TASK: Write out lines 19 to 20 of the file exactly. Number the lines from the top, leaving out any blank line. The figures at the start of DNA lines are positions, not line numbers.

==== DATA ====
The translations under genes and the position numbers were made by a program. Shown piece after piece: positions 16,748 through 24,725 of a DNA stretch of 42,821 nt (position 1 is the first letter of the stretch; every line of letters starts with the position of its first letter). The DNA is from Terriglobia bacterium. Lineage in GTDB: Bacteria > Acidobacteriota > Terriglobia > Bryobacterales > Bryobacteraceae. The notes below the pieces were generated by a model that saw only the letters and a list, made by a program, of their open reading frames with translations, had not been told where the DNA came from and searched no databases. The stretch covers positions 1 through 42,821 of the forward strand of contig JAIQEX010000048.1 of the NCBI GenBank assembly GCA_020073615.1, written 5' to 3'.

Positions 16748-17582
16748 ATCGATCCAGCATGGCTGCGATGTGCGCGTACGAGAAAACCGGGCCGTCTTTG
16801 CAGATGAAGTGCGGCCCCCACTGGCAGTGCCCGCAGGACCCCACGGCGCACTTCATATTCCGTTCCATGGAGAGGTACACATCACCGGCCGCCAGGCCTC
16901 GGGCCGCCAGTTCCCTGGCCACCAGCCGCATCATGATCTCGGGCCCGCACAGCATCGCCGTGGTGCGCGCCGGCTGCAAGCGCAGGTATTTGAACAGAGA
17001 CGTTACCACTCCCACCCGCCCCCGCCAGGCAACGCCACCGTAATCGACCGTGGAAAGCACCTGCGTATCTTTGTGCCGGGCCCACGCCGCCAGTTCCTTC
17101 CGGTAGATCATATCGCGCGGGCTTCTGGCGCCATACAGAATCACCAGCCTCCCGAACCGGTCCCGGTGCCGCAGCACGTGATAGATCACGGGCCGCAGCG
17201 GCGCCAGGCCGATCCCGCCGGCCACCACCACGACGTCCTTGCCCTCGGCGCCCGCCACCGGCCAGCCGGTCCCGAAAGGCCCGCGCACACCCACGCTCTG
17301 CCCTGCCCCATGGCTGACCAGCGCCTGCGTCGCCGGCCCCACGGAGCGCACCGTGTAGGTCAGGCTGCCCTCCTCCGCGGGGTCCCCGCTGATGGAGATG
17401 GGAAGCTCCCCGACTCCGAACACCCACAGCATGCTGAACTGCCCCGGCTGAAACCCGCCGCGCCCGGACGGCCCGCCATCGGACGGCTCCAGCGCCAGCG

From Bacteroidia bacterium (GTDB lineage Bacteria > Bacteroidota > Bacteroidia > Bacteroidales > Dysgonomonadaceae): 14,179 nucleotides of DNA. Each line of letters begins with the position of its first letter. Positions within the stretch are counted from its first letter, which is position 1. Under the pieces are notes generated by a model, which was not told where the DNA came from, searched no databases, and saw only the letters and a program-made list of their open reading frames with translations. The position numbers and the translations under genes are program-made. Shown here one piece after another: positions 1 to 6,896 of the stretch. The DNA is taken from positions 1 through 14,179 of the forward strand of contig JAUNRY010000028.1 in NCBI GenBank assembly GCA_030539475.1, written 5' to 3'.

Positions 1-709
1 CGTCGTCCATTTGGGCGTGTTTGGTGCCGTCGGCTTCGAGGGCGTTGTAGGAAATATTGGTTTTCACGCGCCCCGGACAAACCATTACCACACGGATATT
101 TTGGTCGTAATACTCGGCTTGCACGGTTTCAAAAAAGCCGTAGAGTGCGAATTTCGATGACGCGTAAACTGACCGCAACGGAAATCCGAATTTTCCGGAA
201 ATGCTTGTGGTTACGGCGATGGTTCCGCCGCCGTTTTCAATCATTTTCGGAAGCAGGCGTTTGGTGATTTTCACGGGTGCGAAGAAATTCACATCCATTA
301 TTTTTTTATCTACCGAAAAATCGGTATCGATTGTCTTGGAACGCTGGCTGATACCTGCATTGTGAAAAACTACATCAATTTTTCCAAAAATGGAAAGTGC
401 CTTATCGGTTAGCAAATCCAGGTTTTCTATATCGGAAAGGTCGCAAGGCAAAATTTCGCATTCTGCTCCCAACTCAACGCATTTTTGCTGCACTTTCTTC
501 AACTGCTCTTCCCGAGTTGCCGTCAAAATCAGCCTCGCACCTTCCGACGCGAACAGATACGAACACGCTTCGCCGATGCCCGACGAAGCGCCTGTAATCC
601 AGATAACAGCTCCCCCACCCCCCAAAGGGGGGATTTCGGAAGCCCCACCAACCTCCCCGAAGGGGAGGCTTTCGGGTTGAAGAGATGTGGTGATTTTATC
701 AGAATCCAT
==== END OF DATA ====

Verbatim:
601 AGATAACAGCTCCCCCACCCCCCAAAGGGGGGATTTCGGAAGCCCCACCAACCTCCCCGAAGGGGAGGCTTTCGGGTTGAAGAGATGTGGTGATTTTATC
701 AGAATCCAT